Trodigal Cottage: A song by Willie Mitchell

P1330135

Bobbins’s Cottage or Trodigal Cottage. The original cottage is the part on the left hand side of the photo.  Beyond that you can see, on the right, Trodigal Farm and beyond that the site where  Argyll Colliery once stood. Photo: Jan Nimmo ©

Trodigal Cottage, a song by Willie Mitchell was written about Bobbins’s Cottage (or Trodigal Cottage) situated on the Machrihanish – Drumlemble Road at Kilkivan, where the track leads uphill to Kilkivan Cemetery and to Kilkivan Quarry. The cottage took it’s name from Robert Hamilton, the father of three miners at Argyll Colliery, Bobby, Malcolm and Stewart. The house was well known as a great meeting place and somewhere to take a dram in good company. Bobbins and his house were immortalised in this song by Willie Mitchell, who was a great friend of Bobbins. Agnes Stewart, Willie’s daughter, remembers that her father used to say “The Queen has got four Marys but Bobbins has four Willies!” – they were Willie Colville, Willie Broon (Brown), Willie McArthur and Willie Mitchell.

Trodigal Cottage

It was down by Machrihanish
Some jovial friends and I did meet,
We called at Trodigal Cottage
A kind old cronie there to greet.

Oh the liquor it was plenty,
With foaming beads in every glass,
We joined in song and story,
And heeded not as time did pass.

Chorus

For it is not time to go, my boys,
To go my boys to go away.
It is not time to go my boys,
We will booze it out till break of day.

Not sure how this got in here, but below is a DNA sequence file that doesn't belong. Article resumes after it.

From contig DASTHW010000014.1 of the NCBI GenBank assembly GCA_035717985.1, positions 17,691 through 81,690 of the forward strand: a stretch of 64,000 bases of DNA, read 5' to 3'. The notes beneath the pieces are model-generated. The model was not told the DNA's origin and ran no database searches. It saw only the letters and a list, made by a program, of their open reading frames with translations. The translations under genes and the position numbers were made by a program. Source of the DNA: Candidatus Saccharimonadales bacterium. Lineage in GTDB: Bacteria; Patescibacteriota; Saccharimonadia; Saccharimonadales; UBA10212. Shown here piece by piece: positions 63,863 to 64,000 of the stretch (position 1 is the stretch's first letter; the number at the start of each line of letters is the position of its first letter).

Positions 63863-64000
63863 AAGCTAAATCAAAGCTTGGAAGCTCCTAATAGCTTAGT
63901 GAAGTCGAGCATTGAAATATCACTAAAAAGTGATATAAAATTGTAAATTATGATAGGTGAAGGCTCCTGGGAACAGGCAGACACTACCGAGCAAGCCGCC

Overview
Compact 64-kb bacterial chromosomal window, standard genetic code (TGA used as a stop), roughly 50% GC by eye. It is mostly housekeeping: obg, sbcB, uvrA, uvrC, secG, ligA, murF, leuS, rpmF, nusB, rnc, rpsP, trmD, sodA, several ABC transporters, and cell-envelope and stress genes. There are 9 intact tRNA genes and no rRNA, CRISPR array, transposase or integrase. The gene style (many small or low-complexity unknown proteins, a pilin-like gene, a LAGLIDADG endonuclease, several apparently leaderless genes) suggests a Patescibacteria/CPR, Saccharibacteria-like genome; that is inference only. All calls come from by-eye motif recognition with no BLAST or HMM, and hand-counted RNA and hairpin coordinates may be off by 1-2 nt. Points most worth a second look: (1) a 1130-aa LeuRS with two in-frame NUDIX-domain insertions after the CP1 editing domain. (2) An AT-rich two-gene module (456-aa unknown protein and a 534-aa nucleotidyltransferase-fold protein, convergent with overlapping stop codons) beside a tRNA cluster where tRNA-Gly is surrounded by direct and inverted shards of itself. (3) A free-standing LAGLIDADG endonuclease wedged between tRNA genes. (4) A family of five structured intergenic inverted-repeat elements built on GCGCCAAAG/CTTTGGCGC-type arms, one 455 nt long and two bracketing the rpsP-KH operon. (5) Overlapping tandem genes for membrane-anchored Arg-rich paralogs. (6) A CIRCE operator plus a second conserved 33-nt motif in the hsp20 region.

Good whisky gives us knowledge
To talk of matters deep and wise.
We took so much of learning,
That from our chairs we could not rise.

Chorus

It was early in the morning,
Kilkivan’s cock did loudly crow,
He sounded us a warning
That to our homes we then should go.

Chorus

Here’s a health to Trodigal Cottage
And the grand old man who long lived there,
We’ll ne’er forget the nights we met,
His hospitality to share.

Willlie Mitchell.

dsc05206

Willie Mitchell, songwriter. Photo courtesy of Agnes Stewart ( née Mitchell) ©

Agnes Stewart relates that it was quite amazing the number of people that could be squeezed into the cottage during these sociable occasions. Willie Colville wrote a rhyming couplet about his friend, Willie Mitchell, heading home by bicycle to Campbeltown after a few drams at Bobbins’s Cottage:

Wi’ erse weel up and heid weel doon, He set his course for Cam’ltoon!

Willie Colville.

Advertisements

Miners’ Welfare Junior League – Glenside Team, Campbeltown – 1959 Champions

calummclean_clean

Miners’ Welfare Junior League: Glenside team – 1959 Champion Team Back row: L-R Charlie Duffy (Manager) R. Lafferty, S. McPherson, W. McCormack, Unidentified. Second row: L-R H. Colville, W. Hume, J. Cochrane, L. Gilchrist, D. Thomson. Third row: L-R Lindsay Brown and Davy Graham. Front row: M. McGougan, R. Campbell, D. McMillan, A. McEachran, R. McLean, D. Mclean. Photo courtesy of Calum McLean, Campbeltown.